As I sat in the perfect cinema row, the perfect cinema seat (the novelty of watching a film half ten at night) a sense of anticipation coursed through my body and hope that this sequel would not be a flop. It’s been a while since I’ve had this feeling of excitement over a new release, I think it helps when all components of an evening come together.
I was not disappointed.
A homage to the original, T2 seeps with nostalgia as it highlights current affairs contrasting to 20 years ago. Throughout, we are reminded of the original Trainspotting by brilliant Danny Boyle, brimming with memories and captured youth. We see our favourites reappear on screen and get sucked back into their progression, or lack thereof.
The film has a feeling of closure, which is reiterated through the opening song of T1 that is played in the ending scene of T2, that could not be seen with the previous film. Despite a shaky start due to its slightly different filming style, it delves us back into the world of Mark Renton, Bigbie, Spud and Sick Boy. Glimpses of the past constantly remind us that 20 years have passed as we see a battle of friendship, forgiveness and moving on. There is no doubt that this film has moved with the times with subtle comments of todays society that can be seen with the CCTV snippets and the alteration of club life as seen in Bigbie’s eyes.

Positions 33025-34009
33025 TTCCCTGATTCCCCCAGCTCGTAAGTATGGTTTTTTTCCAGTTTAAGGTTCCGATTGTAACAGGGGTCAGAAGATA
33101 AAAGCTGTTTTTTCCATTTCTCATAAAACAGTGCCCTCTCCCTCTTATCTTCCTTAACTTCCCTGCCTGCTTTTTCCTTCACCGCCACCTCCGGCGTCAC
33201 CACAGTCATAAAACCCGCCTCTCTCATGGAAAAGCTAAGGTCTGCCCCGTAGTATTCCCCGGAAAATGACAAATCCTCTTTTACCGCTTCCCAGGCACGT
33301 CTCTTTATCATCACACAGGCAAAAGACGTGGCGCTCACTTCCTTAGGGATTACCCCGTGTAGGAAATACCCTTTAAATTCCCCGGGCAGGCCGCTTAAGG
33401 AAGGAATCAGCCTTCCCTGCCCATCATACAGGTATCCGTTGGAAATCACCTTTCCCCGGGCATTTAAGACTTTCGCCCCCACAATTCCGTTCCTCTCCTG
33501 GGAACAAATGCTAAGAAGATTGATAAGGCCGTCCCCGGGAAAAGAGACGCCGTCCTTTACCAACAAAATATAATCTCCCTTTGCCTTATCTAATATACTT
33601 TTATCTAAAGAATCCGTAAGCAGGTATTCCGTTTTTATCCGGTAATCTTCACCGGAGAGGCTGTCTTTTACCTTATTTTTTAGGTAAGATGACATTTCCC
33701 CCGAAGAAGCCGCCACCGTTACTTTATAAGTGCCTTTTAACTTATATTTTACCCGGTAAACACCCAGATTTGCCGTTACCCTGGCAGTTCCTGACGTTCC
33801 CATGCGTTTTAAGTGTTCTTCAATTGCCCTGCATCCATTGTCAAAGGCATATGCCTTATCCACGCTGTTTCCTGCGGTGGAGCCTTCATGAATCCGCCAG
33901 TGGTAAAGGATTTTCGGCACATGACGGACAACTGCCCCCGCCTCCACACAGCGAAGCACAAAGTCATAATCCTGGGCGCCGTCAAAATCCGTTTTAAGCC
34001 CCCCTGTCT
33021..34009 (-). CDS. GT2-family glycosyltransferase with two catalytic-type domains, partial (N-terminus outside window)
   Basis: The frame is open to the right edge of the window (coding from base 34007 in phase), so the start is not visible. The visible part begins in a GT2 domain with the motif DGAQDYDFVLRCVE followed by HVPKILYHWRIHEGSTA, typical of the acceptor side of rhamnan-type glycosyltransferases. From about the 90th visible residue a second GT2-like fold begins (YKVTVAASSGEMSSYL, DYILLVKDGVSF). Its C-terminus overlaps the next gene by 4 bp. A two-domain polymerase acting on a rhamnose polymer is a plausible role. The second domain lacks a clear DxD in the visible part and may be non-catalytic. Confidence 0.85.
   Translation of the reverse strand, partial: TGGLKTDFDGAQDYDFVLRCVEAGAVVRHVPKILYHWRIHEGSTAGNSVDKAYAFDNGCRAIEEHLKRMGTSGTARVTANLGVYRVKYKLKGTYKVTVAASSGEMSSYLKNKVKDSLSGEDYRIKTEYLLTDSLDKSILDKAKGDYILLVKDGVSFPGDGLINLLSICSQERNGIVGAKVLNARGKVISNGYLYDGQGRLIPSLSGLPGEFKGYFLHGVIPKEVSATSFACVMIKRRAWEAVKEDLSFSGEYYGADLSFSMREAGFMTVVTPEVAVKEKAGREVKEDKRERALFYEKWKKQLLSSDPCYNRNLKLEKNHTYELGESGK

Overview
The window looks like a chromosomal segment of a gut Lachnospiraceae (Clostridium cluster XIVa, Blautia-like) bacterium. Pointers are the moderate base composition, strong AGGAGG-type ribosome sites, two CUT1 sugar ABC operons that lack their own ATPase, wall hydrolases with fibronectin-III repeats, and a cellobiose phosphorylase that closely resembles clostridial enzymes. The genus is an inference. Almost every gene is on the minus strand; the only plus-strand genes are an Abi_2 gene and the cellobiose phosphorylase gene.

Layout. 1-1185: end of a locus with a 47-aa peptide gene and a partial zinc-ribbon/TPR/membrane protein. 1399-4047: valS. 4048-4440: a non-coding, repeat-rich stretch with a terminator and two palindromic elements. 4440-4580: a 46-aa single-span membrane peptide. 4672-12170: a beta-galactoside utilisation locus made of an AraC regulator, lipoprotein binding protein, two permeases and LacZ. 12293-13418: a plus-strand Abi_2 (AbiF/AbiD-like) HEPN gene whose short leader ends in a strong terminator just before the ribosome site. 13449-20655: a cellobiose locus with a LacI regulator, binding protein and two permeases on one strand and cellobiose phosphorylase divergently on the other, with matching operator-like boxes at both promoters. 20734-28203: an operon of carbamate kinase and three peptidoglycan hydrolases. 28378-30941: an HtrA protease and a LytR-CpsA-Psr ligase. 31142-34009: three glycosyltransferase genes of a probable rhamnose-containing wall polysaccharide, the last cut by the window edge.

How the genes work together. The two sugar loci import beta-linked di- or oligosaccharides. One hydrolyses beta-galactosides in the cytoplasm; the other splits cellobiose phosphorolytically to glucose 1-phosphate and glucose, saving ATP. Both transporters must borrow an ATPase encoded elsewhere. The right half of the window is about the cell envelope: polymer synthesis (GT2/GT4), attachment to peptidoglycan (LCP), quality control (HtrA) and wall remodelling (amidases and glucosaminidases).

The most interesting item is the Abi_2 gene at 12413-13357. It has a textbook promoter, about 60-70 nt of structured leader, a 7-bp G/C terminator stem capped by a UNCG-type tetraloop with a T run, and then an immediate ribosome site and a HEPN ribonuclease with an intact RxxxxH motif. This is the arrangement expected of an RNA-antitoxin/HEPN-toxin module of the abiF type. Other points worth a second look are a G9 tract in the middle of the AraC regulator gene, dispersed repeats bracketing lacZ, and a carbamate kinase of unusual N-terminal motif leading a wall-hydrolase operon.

It is a shame the women of Trainspotting did not play a greater part and explored further, yet reminders did remain. Cleverly costumed Diane appears on screen as a lawyer, suited in an outfit that is very reminiscent of her old school uniform. We see these men stuck in the past, reliving old memories and finding closure from the ‘opportunity’ that led to ‘betrayal’ of Mark.
The love of montage is ever present in this film and clashes of past and present are represented on screen in this way. What could have been a bold and innovative film becomes a homage to the old and can only be seen as that, not a new entity itself. All in all, we do still fall in love with the characters of screen due to the wit and charm being captured and despite the film being lacking in places, it was certainly pleasing to both eyes and ears.